Sure, money is a big part of it. But consider all of the subjective factors, too.
Benjamin Franklin once said: â€śHe that is of the opinion money will do everything may well be suspected of doing everything for money.â€ť Sure, when you decide to switch firms, you may well want to pay attention to the dollar signs. But there are a lot of other enticements that firms can offer â€” and that you might want to consider carefully â€” when you are selecting a new place of employment.
TAKE HOME ECONOMY: Most of the wirehouses have structured their comp grids where the advisor, depending upon his level of production, is taking home somewhere between 37 percent and 45 percent (up to 55 percent when deferred comp is taken into account.) Smaller broker/dealers and regional firms tend to offer higher cash payouts (usually closer to the 50 percent mark), but their wealth accumulation plans are not usually as attractive.
PRODUCT AND PLATFORM: Today there is very little difference between the products, platforms and services offered by the firms on the street, most of which have full open architecture. But the people who manage the back-office functions of a firm and support its different product areas are critical to both your success and the firm's. Meeting these people is a great way of assessing how easy it will be to get your needs met.
BRAND: It used to be that Goldman Sachs, UBS, Morgan Stanley and Merrill Lynch were de facto the best brands on Wall Street â€” but times have changed. These days, it's harder to know where to look for security and stability. Many still believe that the reputation of the wirehouse will bounce back and would rather wait this ride out. Others feel that they would be better off going independent and creating their own brands. Others are comfortable staying where they are.
MANAGEMENT: Many firms have taken great steps to reduce layers of management and create more horizontal leadership structure. Others have always had a leaner management structure and a more entrepreneurial approach to the industry. This is something to consider. At smaller firms with less bureaucracy, compliance may be easier to manage, and â€śout-of-the-boxâ€ť requests related to marketing, travel and entertainment and sales strategy are often more quickly approved.
CLIENT FOCUS: In the current environment, with revenues under pressure at many firms, it is worth finding out exactly how much autonomy you will have to do what is in the best interests of your clients â€” especially when it comes to products and fees. Even at firms professing to offer open architecture, some advisors tell us that they feel pressure to sell certain products.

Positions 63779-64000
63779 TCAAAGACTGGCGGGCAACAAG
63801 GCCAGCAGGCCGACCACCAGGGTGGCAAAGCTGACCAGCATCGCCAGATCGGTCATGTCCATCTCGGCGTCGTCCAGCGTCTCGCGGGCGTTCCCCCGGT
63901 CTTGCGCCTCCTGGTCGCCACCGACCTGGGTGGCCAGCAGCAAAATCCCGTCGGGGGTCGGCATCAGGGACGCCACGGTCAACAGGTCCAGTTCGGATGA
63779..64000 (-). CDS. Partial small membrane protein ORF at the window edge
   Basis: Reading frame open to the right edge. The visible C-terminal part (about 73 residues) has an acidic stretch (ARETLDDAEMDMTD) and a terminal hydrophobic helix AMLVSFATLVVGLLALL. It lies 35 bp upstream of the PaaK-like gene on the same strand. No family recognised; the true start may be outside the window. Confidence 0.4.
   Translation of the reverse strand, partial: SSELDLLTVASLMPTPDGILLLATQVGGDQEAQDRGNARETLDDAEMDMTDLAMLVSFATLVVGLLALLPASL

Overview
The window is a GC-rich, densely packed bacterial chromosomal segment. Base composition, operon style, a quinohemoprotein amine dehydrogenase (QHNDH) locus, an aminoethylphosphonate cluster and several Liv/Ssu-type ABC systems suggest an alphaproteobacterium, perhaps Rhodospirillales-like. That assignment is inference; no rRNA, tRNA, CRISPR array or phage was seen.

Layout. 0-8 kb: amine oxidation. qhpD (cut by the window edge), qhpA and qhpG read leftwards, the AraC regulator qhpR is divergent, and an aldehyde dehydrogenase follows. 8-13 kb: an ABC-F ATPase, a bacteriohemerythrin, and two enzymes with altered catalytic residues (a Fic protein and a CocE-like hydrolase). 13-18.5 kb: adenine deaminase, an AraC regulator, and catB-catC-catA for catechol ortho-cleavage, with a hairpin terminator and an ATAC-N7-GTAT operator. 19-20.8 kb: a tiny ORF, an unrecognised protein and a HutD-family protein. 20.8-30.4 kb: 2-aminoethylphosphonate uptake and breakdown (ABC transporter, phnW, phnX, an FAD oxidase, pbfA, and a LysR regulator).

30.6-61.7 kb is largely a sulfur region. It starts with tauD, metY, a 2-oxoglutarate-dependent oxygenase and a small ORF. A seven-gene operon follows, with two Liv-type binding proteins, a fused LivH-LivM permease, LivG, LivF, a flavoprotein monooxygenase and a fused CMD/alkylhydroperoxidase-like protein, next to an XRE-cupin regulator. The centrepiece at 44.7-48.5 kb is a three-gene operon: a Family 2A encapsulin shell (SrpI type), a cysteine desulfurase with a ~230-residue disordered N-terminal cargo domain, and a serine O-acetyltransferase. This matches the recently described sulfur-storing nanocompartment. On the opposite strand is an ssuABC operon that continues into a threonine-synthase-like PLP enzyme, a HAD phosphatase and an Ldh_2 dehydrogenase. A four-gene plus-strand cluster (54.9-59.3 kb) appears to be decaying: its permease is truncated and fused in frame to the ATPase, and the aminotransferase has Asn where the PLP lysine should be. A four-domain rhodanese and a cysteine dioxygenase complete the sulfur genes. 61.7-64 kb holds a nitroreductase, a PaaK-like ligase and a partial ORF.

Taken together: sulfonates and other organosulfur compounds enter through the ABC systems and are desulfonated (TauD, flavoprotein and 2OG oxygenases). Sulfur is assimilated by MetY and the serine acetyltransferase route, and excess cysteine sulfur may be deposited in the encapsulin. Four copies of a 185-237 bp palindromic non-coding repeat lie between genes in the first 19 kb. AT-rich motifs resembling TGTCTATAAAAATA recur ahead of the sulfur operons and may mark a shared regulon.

EQUITY: What kind of ownership do you have in your own success and the success of your firm? Many firms offer stock, partial ownership through an ESOP, or another financial incentive tied to individual and firmwide profitability. Some boutique RIA firms offer cash plus equity of around 70 percent and 150 percent of trailing 12-months' production.
SUCCESSION PLANNING: This is an area in which some firms fall short, even as a large portion of the advisor population hits retirement age. Many firms offer advisors the ability to transition their business to a junior advisor or team partner. Others offer a concrete buyout plan. Most national firms have structured â€śfranchise protection plans,â€ť whereby a retiring advisor can participate in the revenue generated from his business for several years after retirement.
EGO GRATIFICATION: How does the advisor feel about his place within the firm? This intangible is often a real differentiating factor. How does a firm treat its advisors? Does it value advisors producing $200,000 annually as much as those generating $500,000 per year? Are all brokers given access to the chief investment officer, top management or other firm representatives? Even multimillion dollar producers may complain that they don't feel they get the respect they want at the biggest firms. Some are happier being a big fish in a smaller pond. How important is this to you?
There should be more to an advisor's decision to move to a new firm than money. While dollars enter into the equation, there are other considerations that may have an even greater impact on the success of your business and your quality of life.
Mindy Diamond founded Chester, N.J.-based Diamond Consultants, which specializes in retail brokerage and banking recruiting. www.diamondrecruiter.com